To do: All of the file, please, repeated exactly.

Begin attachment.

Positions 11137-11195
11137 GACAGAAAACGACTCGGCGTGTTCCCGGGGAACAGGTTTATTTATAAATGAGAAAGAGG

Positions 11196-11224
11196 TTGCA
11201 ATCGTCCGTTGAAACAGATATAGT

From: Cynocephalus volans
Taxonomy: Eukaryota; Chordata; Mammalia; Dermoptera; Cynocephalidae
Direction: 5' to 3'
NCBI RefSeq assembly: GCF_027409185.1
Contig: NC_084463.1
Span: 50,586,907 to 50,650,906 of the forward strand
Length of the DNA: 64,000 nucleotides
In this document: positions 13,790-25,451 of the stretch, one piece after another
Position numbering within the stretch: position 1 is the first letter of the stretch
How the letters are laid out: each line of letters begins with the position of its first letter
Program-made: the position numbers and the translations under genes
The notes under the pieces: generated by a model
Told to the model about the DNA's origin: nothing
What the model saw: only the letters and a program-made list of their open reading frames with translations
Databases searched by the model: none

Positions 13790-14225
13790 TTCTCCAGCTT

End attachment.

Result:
Positions 11137-11195
11137 GACAGAAAACGACTCGGCGTGTTCCCGGGGAACAGGTTTATTTATAAATGAGAAAGAGG

Positions 11196-11224
11196 TTGCA
11201 ATCGTCCGTTGAAACAGATATAGT

From: Cynocephalus volans
Taxonomy: Eukaryota; Chordata; Mammalia; Dermoptera; Cynocephalidae
Direction: 5' to 3'
NCBI RefSeq assembly: GCF_027409185.1
Contig: NC_084463.1
Span: 50,586,907 to 50,650,906 of the forward strand
Length of the DNA: 64,000 nucleotides
In this document: positions 13,790-25,451 of the stretch, one piece after another
Position numbering within the stretch: position 1 is the first letter of the stretch
How the letters are laid out: each line of letters begins with the position of its first letter
Program-made: the position numbers and the translations under genes
The notes under the pieces: generated by a model
Told to the model about the DNA's origin: nothing
What the model saw: only the letters and a program-made list of their open reading frames with translations
Databases searched by the model: none

Positions 13790-14225
13790 TTCTCCAGCTT